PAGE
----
Home School Life Journal

Home School Life Journal ................................................................................................................painting by Katie Bergenholtz

What Do Your Students Need to Know Before High School: Chemistry



You can use any of a variety of science curriculum, or you can just do explorations and experiments that interest your students, but usually at some point homeschool teachers wonder if they have done enough. This often happens as you begin to think about the transition into high school. So, what do students need to know before they begin high school level chemistry?
Most chemistry begins in the younger grades with students learning about states of matter.
What is it?
You may do activities to encourage making inferences from what information they can gather from their senses.
Swirling Colors: Exercises in Dissolving
Then you might move on to learning about the qualities of substances, 
Involving Dissolving
such as their ability to dissolve,
Separating a Mixture
Then you might look at giving them challenges such as how to unmix a group of substances together, making them use what they have learned about the qualities of these substances.
Chemistry: Making Things Un-Mix: Chromotography
which might lead to chromotography.
Then you can begin to look at the different changes by putting them into the two categories of physical and chemical changes...
or looking at substances as either acid or bases (or neurtal).

The Sizes of Molecules

All of this is preparation for learning about why these things happen,

Cross-linking Polymers
 and so they learn about substances from a molecular level.
Building Molecules
The last piece is that they learn that the molecule has different parts and that some parts have a negative charge, some a positive charge and others a neutral charge.
Ionic and Covalent Bonding
This all prepares them for their high school work in chemistry when their math catches up and they can solve chemical equations. Along with this, they will learn about chemical bonding and concepts such as Laws of Gases (Boyle's or Charles or Gay-Lussac's).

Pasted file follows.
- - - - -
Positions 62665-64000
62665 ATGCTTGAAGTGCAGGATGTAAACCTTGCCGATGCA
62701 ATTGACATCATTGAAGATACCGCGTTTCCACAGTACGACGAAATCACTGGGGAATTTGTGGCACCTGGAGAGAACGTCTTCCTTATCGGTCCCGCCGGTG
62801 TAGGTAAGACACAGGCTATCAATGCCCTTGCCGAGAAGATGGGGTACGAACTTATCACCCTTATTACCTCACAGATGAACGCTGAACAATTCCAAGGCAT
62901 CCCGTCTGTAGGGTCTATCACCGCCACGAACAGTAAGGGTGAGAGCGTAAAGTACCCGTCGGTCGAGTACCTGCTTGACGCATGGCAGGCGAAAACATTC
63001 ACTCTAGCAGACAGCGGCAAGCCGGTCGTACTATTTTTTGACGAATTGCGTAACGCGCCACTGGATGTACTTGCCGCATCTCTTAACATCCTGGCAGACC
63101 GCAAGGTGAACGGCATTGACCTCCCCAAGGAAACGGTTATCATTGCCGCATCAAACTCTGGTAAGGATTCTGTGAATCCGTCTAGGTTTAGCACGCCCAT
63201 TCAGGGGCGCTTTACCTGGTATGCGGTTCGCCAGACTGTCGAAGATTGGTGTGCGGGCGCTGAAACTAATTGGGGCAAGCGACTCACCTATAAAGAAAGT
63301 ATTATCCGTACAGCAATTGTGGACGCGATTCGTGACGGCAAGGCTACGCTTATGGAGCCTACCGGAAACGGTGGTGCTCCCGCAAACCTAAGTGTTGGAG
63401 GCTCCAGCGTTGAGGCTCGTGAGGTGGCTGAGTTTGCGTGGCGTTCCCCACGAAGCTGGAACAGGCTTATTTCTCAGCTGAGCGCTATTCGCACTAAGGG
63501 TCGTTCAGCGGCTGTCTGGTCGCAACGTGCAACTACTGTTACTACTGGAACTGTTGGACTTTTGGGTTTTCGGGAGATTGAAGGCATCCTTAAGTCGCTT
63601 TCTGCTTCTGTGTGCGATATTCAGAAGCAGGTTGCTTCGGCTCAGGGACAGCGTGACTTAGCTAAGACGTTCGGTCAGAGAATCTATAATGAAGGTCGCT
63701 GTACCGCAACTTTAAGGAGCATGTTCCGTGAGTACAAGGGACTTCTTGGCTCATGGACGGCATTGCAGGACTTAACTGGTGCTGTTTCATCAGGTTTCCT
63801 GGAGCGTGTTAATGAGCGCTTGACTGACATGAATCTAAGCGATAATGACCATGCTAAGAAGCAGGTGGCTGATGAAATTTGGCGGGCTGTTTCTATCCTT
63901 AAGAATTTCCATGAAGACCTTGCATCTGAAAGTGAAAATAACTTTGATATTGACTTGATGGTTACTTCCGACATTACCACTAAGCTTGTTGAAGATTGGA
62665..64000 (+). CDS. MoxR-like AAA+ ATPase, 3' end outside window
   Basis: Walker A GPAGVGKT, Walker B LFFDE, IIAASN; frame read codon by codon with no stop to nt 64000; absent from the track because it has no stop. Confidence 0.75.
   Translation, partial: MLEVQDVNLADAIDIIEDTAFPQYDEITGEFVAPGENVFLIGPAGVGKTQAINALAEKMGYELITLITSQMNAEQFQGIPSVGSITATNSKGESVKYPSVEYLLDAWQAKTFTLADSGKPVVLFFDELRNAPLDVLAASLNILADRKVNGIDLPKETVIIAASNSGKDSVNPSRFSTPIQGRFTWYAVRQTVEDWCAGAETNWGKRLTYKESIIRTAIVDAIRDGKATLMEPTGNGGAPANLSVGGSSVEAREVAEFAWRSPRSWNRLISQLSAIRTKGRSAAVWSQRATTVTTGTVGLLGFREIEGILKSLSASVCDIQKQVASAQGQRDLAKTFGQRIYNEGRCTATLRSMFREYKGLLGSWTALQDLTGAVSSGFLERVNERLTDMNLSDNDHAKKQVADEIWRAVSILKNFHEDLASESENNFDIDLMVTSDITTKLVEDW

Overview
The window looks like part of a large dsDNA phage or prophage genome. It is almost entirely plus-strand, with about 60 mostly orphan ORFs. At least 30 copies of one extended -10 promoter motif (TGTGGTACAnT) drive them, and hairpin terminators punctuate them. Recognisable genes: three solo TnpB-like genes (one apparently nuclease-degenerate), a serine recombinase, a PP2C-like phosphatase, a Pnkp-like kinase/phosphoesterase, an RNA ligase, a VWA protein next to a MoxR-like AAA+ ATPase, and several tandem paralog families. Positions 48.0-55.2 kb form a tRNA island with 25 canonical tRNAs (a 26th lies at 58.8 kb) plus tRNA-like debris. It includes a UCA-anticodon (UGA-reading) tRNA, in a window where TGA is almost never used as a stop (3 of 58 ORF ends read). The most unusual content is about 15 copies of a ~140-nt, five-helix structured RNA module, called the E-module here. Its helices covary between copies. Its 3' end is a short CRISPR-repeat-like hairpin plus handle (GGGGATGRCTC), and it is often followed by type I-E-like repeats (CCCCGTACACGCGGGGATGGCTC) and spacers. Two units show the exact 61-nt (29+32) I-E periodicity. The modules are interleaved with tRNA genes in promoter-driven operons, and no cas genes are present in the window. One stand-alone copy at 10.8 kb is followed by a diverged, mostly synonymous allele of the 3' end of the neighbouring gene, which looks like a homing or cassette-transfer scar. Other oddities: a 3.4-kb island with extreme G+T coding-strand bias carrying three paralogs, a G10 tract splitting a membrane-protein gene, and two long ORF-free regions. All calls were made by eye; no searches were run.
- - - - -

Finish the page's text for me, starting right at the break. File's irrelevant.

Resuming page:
Oh, and the results of our experiment from last week?
One week after we put our apple slices in various substances to see which one would dry them out the best, we look at the apple slices.
Control
 First we looked at our control slice. It was dry, but had black mold on it.
Epsom Salt
The Epsom Salt slice was still quite wet and the Epsom Salt around the slice was very wet...

Table Salt
 ...as was the Table Salt slice.
Baking Soda
 The slice with the Baking Soda was also wet and it had black mold. The Baking Soda was wet, too.
Table Salt and Baking Soda
 The slice with the combination of Table Salt and Baking Soda was in a much more preserved, dry state...
Epsom Salt and Baking Soda
but the winner voted for the best preserved was the Epsom Salt and Baking Soda combination.

We decided that since we were comparing the preservation of these apple slices so as to learn something about how the Ancient Egyptians preserved their mummies with Natron, we would change our cups for fresh substances each week, taking away the substances that had leeched away the moisture and was holding it for a fresh batch. Would this in the long run change the results of what preserved the best or would they stay in the same ranking? We shall see what happens next week.

5 comments:

  1. We did the starch experiment this week for our nutrition studies (you just made linking back to you so much easier, because I don't have to search for it).

    You made my heart easier as you went through all of these nice little building steps.

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  2. This is wonderful how you put the skills in order. I don't think we got past states of matter. I need to do more science this year! Thank you for sharing.

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    1. Don't forget that you have a few years before you hit high school. Take you time and enjoy the route there.

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  3. I agree, you have made it so clear how these skills build on one another. Thank you for sharing the benefit of your experience of having homeschooled all the way through.

    I've always known that while my children are young I want to nurture their curiosity about the world around them and give them opportunities to have fun playing with science. As you say, there's plenty of time later on for understanding scientific concepts on a more abstract level.

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  4. Love this Phyllis! Still lots of fun science experiments ahead of us before high school. This is a great list of examples. The pictures are awesome, Thank you for sharing!

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Thank you so much for taking the time to comment. It means so much.